Back to the lower Severn barbel (barbel article, entry 213)

I am thinking of changing my middle name to ‘indecision’, such is the current state of mind I find myself in as far as my angling is concerned. One minute I am going to have a perch campaign, then I decide to fish for zander, only for barbel then to enter the mix. And it was the latter that rose to the top this week, as I headed southbound on the M5 to see if I could catch an elusive lower Severn fish. I say elusive, as that is what they are in the summer on the particular stretch that I headed to. Whilst they are more common from October onwards, they seem to be pretty thin on the ground before then.

 I was there to do an overnighter, and so arriving mid-afternoon I had plenty of time to set up and get myself ready before dusk began to descend. The river itself was at normal summer level, and it was difficult to imagine that just a few weeks earlier this gentle, sluggish waterway was actually a raging torrent that engulfed towns and villages along its banks, showing no mercy in the process. The deposited debris is still there, and I even encountered a water dispenser in one of the nearby rural communities, but apart from that it is back to normal for most of the people now.

 Usually at this time of the year the river is alive during the day with boat traffic. However, it was more like a winter session with just the odd craft showing. One of the consequences of the recent deluge was that a lot of holidaymakers cancelled their bookings. Boats on the lower Severn aren’t the same as when you are fishing the canal though; in fact with twenty feet of water in front of you, it’s hardly an issue at all.

Tackle-wise I used 10lb Sufix Synergy line to 10lb Drennan carp dacron hooklength. Fishing one of my home-made boilies on a hair rig, hook choice was size 4 Drennan boilie hook. This is pretty much my standard stuff for barbel fishing, with the only item that changes regularly being the lead, depending on conditions. I work on the basis that if something is not broken then don’t fix it, and I’ve had some good fish using the above components, so why try something new if they haven’t let me down? I don’t want to give the impression I am inflexible as far as innovation is concerned though, just that I’m not easily led by clever marketing either.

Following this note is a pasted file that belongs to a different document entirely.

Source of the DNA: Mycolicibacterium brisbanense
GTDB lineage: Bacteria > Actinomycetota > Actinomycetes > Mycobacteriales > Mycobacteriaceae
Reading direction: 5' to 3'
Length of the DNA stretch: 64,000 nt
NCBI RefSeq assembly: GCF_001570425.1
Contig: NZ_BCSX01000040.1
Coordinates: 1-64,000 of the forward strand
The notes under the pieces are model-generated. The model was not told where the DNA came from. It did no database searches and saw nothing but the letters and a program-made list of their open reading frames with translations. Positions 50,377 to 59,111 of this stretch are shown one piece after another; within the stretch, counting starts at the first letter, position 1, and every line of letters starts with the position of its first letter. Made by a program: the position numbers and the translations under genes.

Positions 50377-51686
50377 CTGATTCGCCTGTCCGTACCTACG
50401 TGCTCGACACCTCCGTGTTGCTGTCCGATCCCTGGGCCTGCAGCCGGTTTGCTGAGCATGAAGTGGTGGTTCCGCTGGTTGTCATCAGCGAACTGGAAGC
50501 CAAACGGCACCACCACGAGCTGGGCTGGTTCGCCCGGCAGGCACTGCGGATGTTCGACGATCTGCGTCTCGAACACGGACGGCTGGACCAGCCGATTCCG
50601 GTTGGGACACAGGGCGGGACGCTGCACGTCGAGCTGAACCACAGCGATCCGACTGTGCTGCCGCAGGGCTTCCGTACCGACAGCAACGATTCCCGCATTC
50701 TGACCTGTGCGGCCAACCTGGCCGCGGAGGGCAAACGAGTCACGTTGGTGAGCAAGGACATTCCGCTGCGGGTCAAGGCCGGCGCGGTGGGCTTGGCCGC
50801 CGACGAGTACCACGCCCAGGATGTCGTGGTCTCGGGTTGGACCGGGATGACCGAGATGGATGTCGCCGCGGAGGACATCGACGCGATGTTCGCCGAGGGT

The days are getting shorter now, which is good news for those of us that enjoy our night fishing. At the height of summer it isn’t properly dark until 11.00pm, and within three hours, it is starting to get light again. We’re not quite at the stage where it is pitch black by 4.00pm, but before we realise it, that time of the year will soon be upon us. Of course, with the benefit of extended night-time fishing comes colder weather, so you can’t have it both ways. As anglers we should always be appreciating the moment though and not wishing the days by.

 

With the Severn being very slow and sluggish, I was able to fish with the baitrunner facility on the reel engaged, with no fear of line being pulled away due to debris or even the general flow. So when I had a screaming run just before midnight I knew that I hadn’t connected with weed or sticks; instead a barbel had picked up the bait and was swimming off downstream faster than an express train. It’s a great feeling when you lift the rod and feel on the other end a feisty fish that will do all it can to evade capture. This particular fish certainly put up an excellent fight, but in due course I was able to slip the net under it.

 It wasn’t a big barbel, but all fish are welcome – and as this proved to be the only one of the session, particularly so in this case. A couple of photographs and the fish was returned back to its watery residence to hopefully put a few pounds on. Whilst we as humans like to watch our weight and shed it whenever possible, we hope for the complete opposite as far as our chosen quarry is concerned. In fact if ever Weight Watchers launched a piscatorial division, we would all be extremely horrified at the prospect!

  

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